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Trojan Horses
by Andrew Vachss

"This series debut from best-selling Vachss (Another Life, Blackjack) ...
[is] razor-edged and compulsively readable, the pages fly by."
Library Journal

"[C]ompelling first in a new thriller series ... [R]eaders will stick with the story, and the series,
because the steadfast, relentless Dell, with his uncompromising morality, commands attention."
Publishers Weekly

"Vachss isn't trying to tell a legal drama or infuse his story with mock suspense. We are not here to see Atticus Finch sway a jury. We are here because Vachss has put us in the jury box. He wants us to render verdict on the justice system."

"I've interviewed a lot of crime writers. Elmore Leonard once read me the opening chapter of a novel—
while he was in the middle of typing it up. I spoke with Walter Mosley and Donald E. Westlake
within the same two-hour window one Christmas eve. Go toe-to-toe with Richard Price and
you'll come out of it feeling like the losing end of a prizefight. But there is nothing in the world
like a sit-down with Andrew Vachss."
To read the rest of Clayton Moore's interview with Andrew Vachss,
as published by Kirkus on June 11, 2013, click here.

"Aftershock is crime fiction at its best built around a solid cast of characters, with an intriguing mythology.
Vachss covers many of his classic themes yet in a way that seems to have invigorated his writing, allowing him to explore
these themes in new and fascinating ways.... Phil [Gigante's audo adaptation] was brilliant as always, and his interplay with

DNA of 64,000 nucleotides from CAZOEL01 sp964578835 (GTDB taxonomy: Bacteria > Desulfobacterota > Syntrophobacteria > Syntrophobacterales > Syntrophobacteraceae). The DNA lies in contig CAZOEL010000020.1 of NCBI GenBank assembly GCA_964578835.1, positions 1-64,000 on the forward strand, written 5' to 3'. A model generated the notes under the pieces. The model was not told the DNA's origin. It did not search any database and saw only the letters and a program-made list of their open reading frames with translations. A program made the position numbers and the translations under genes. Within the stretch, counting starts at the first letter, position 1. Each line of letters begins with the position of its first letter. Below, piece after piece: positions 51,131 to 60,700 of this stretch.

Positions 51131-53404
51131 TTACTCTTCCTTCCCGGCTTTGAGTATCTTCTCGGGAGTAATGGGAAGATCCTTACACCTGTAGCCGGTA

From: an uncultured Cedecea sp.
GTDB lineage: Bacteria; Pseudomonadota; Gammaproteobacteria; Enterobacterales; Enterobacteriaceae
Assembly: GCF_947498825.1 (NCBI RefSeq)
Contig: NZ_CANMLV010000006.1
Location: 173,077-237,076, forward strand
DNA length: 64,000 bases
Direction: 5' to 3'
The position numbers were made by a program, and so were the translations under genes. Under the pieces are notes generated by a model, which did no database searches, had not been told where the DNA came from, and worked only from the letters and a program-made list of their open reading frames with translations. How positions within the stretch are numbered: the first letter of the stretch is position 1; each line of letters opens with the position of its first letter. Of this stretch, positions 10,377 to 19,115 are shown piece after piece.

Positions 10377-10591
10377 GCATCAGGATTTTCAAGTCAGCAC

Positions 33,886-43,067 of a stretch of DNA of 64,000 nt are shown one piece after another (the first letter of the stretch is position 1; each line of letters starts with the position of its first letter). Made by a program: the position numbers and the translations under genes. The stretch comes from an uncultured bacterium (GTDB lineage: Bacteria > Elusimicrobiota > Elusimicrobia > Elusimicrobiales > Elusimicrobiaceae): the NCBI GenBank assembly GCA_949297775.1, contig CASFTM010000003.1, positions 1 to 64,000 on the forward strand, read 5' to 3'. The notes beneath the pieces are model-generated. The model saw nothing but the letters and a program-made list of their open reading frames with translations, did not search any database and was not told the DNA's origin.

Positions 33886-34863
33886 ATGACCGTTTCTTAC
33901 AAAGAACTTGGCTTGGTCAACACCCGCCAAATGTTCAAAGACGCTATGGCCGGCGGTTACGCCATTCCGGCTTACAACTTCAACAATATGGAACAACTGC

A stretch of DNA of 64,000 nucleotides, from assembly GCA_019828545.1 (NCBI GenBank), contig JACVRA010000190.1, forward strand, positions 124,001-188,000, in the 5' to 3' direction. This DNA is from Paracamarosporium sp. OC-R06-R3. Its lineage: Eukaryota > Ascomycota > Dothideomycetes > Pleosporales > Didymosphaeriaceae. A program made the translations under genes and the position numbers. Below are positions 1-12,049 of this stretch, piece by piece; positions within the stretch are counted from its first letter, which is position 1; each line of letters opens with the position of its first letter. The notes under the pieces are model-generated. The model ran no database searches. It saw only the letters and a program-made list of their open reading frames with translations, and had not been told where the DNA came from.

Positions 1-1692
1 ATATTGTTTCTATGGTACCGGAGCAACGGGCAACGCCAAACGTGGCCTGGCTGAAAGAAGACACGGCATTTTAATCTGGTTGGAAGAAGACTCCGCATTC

[fellow audo adapter] Natalie [Ross] was so natural and flowing that I didn't experience any of the dissonance this type of
narration often gives me. "
To read the rest of the Guilded Earlobe's review of the audiobook, click here.

To read the soundtrack to Aftershock, click here.

"Great, dark and chilling hardboiled prose, the best dialogue Vachss has written so far and a lot to think about. A winner."
Sons of Spade

Killing a deer—what they call "hunting" around here—is like fishing with sonar. Or climbing a mountain with a team of Sherpas walking ahead of you to build a base camp before you arrive. Time enough to take off your oxygen mask and warm yourself by the artificial heat before you have some champagne and turn in for the night.

All that's needed is money. Of course, other people with money sneer at them for doing it. "They wouldn't be hunting deer if the deer could shoot back."

They sound like they're on opposite sides, but they're really standing on one side or another of a line that runs right through the center of their "circle"—the same circle that surrounds their club like a fortress wall.

People with money might disagree on how it should be used. There's only one rule: it can never be used up. If that happens, they kick you out of that club.

Whether members pay to go on a catered safari or watch wars on television makes no difference. "They're all cut from the same cloth," a guy I served with told me once. At first, I thought he was Irish, but I never asked—that was one of the rules.

When he said "cut from the same cloth," he meant that people who watch violence from a safe distance can never know the reality of it. They only know what people like us tell them. And we never tell them the truth—why would we? So they read books, or watch television, or see a movie.